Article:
Infusing BI into Standard Business Processes

BI initiatives succeed when they can deliver information to people who need it, then guide them to perform qualified actions in the context of a specific business process. Most people prefer targeted information that has been embedded in their familiar business processes. Ideally, the information should be delivered in context and relevant to the needs of the moment. For example, a call center rep might depend on insight from a BI system to determine which products to sell based on a customer’s recent transactions and credit history. Reps shouldn’t have to fire up a report writer or query a database for the information. It should be delivered in the context of what they are already doing, precisely when they need it, and allow them to take appropriate action.

In many cases, this requires “getting under the covers” and integrating proactive decision-making functions with the standard business processes of the enterprise. For example, a simple BI routine can spot orders above a certain value, and then recommend tier-one suppliers based on performance. If an order-entry clerk has to run a historical report to find this information, it generally slows down the process. That individual should be advised automatically about the optimum supplier to use at the time the order is committed.

This level of automation can only be achieved when the BI environment can utilize mature integration technology - ideally, using a service-oriented architecture and a wide range of adapters for integrating and transforming data types. This allows users to tap into any business data in real time as it flows throughout the company: capturing events, enriching them with data from other systems, and transforming them into a form suitable for storage in a real-time data warehouse. What’s the end result? Business users obtain consistently fresh information.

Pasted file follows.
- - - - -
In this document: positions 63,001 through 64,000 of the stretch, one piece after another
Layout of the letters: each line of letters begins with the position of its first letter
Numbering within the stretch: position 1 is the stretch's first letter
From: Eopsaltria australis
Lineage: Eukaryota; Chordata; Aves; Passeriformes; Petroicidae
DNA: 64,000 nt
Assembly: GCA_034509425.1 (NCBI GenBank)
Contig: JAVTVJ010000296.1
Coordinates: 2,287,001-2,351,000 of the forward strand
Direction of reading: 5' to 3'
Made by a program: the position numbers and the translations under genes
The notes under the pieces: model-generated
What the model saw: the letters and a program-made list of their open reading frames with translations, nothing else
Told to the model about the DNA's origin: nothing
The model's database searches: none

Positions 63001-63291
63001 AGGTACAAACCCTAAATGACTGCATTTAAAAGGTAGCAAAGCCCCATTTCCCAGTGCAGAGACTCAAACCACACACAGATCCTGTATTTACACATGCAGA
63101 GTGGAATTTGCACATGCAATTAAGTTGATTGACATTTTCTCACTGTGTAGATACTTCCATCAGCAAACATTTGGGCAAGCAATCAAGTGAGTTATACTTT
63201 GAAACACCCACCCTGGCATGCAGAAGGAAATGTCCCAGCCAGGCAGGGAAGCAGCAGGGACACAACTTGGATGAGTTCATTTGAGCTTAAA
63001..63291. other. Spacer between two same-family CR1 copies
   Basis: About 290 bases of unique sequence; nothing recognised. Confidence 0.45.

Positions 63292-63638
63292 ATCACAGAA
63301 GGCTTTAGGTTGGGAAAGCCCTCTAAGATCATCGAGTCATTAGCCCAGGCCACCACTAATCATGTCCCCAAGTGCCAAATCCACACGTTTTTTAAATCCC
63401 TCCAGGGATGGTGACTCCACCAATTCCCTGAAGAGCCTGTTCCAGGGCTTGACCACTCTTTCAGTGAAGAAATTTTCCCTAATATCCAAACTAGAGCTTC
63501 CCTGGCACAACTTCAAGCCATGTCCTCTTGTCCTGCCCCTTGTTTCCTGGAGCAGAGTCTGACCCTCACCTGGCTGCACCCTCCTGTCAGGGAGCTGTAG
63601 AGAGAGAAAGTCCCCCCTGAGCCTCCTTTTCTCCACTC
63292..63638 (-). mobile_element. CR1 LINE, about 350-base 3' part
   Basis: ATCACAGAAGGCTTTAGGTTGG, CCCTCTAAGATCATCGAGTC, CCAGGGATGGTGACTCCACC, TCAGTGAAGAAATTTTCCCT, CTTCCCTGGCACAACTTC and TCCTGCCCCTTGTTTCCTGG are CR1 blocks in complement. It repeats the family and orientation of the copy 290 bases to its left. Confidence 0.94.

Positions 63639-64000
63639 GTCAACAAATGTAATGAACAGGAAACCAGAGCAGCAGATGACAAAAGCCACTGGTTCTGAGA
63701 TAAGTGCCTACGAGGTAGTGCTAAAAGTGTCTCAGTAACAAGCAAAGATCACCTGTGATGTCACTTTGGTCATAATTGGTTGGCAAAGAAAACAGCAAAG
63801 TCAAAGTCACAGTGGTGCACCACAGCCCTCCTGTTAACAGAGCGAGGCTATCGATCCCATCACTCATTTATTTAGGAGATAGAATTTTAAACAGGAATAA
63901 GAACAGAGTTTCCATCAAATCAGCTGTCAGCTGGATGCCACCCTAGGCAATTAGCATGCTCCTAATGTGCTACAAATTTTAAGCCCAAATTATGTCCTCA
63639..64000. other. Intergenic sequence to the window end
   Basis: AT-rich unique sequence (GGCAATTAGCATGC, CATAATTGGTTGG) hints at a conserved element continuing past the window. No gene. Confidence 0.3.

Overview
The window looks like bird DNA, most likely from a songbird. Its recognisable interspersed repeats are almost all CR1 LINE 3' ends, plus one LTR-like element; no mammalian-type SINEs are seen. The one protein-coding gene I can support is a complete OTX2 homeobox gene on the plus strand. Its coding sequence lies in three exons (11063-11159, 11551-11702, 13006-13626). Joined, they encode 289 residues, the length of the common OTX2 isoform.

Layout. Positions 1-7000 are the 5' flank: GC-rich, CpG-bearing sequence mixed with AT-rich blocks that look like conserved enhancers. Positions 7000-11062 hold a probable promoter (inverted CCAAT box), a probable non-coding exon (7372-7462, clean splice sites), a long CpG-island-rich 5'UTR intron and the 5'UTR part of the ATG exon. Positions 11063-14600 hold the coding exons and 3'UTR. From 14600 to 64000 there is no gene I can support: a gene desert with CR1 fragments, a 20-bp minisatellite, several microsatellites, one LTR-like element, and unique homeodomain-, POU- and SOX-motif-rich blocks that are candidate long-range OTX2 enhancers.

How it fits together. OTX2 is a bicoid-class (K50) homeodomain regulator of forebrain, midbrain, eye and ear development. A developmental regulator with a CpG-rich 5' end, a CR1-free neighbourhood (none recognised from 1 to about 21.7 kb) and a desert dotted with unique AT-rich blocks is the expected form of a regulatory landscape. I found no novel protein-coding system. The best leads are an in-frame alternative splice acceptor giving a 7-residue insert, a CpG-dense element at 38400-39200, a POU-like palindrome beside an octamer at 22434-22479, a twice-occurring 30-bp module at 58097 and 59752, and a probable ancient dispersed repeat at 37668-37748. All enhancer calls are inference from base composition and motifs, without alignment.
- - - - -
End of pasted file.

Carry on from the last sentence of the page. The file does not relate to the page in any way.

Beating the Clock with Real-Time Decisions

As integration technology gets better, data warehouses are changing as well - from storing monthly to weekly to daily information and even intra-day information. Information gets fresher and decision-making becomes more immediate, as organizations develop BI strategies that give them a real-time glimpse into the workings of the business. Real-time BI entails changing a process based on an inline analysis embedded in that process. A proactive business can make decisions based on current events and conditions as they occur, such as which customers are most likely to defect or which items are running low in inventory. Once you add predictive analytics and planning into your BI strategy, you can start to focus on what the future might bring.

Welcome to the Era of Convergence

As we’ve seen, today’s versatile BI applications give companies a new way to serve customers, interact with business partners and deliver information to all types of external users - in some cases creating entirely new lines of business. Information democracies require a blend of technology, culture and process. Most companies are making strides technically, but they lag behind in implementing the cultural and process changes that make the technology broadly applicable. Hopefully, the suggestions presented in this article will supply some useful ideas for improvement.

With the right information at their fingertips, everybody in the organization becomes a potential decision-maker, whether they work in HR, tech support, shipping, finance or a host of other domains. Getting there requires a new mindset for rolling out BI functionality, which involves breaking down the barriers that stand between users and information.


  1. M. McGee.“Managers Have Too Much Information, Do Too Little Sharing.” InformationWeek, January 8, 2007.